I have long preached that one of mankind’s biggest issues is protecting our planet from an asteroid impact. Last month the Hawaii-based Asteroid Terrestrial-impact Last Alert System detected an overlooked 600-foot-long “potentially hazardous” asteroid with the help of new software technology.
Scientists rely on algorithms to spot asteroids that may threaten Earth. Conventional algorithms need four images of a moving object to confirm whether it’s a genuine space rock. But new software developed by researchers at the University of Washington cuts the number of necessary nightly observations by half, boosting the ability of observatories to quickly identify these projectiles.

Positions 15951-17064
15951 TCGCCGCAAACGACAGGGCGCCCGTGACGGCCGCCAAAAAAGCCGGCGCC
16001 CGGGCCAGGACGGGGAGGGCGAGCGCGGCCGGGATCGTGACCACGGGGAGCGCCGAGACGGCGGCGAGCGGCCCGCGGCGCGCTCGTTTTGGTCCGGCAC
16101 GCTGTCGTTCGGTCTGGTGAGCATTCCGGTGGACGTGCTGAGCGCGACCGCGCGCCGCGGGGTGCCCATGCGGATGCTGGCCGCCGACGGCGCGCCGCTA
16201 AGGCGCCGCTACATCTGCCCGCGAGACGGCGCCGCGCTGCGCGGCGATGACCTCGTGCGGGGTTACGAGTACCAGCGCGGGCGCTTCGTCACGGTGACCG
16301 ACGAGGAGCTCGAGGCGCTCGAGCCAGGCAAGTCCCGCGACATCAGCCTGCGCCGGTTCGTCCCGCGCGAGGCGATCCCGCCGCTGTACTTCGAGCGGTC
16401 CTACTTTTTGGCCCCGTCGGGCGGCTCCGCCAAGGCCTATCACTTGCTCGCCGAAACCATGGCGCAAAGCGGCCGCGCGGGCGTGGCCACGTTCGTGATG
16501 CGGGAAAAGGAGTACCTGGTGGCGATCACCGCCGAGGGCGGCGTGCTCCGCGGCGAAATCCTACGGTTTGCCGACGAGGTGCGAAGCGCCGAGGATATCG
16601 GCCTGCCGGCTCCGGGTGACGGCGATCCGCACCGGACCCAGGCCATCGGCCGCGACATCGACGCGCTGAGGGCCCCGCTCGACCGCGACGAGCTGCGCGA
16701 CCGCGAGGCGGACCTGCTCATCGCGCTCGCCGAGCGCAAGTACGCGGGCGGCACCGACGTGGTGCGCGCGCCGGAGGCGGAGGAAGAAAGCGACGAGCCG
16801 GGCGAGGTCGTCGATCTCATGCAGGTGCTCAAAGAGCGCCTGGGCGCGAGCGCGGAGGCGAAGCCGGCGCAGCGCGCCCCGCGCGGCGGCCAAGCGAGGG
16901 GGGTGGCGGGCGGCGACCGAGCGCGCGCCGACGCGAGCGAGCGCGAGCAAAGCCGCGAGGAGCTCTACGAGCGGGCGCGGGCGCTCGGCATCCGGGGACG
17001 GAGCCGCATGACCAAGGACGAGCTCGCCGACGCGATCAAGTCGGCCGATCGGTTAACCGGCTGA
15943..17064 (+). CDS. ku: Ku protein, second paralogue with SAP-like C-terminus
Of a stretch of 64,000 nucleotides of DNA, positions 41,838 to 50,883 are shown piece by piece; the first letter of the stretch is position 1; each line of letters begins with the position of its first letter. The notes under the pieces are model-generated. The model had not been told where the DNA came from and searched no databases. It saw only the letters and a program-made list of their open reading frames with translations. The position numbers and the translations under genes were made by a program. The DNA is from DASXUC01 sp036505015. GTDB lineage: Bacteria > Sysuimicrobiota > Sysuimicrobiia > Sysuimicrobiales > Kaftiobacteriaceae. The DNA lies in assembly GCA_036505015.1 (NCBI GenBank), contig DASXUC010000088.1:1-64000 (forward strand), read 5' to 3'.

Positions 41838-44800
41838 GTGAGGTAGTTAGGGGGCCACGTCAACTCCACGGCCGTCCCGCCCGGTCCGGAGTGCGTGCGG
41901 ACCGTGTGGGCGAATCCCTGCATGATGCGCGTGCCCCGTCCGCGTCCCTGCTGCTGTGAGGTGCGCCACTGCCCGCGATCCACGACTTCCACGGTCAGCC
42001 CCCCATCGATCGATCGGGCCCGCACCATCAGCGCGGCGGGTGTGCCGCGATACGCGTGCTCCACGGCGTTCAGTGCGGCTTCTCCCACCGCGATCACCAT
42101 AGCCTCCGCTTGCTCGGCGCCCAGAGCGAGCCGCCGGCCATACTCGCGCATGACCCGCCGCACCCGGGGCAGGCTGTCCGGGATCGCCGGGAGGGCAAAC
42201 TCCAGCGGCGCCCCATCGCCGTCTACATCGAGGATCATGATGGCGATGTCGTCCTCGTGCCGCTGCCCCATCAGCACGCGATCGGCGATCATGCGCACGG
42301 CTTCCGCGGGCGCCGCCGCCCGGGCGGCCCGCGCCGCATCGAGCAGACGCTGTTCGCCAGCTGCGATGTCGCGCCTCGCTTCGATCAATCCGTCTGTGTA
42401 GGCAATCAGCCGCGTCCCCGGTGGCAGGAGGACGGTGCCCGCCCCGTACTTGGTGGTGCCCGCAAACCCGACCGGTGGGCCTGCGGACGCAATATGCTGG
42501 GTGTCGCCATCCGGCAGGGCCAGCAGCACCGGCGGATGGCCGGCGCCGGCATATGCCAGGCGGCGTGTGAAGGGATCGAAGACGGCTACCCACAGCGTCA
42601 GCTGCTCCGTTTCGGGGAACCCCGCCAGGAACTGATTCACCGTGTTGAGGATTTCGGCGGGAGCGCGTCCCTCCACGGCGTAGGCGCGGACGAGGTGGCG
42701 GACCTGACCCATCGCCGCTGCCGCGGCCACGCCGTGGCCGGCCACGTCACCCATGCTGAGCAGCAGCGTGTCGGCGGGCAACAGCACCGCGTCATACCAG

The asteroid just discovered through artificial intelligence analysis of astronomical images will approach within 140,000 miles of Earth’s orbit, but there is no impact risk for the next century and very likely for millennia in the future.
The world’s family of asteroid-hunting telescopic surveys have so far found more than 32,000 near-Earth asteroids. Most of those capable of inflicting planet-scale devastation have been found because it’s easier to spot bigger rocks glinting in sunlight.
But asteroids at least 460 feet long — those with the potential to wipe out cities or small countries, should they impact Earth — are considerably more difficult to locate. They are mostly undiscovered at present, with about 10,500 found out of a projected total of roughly 25,000.
I’ll say it again: Forget this foolishness about putting people on Mars. Spend money to discover those dangerous asteroids.
The author, a Kirby resident, is founder and vice-president of the Ethan Allen Institute. To read all EAI news and commentary, go to www.ethanallen.org.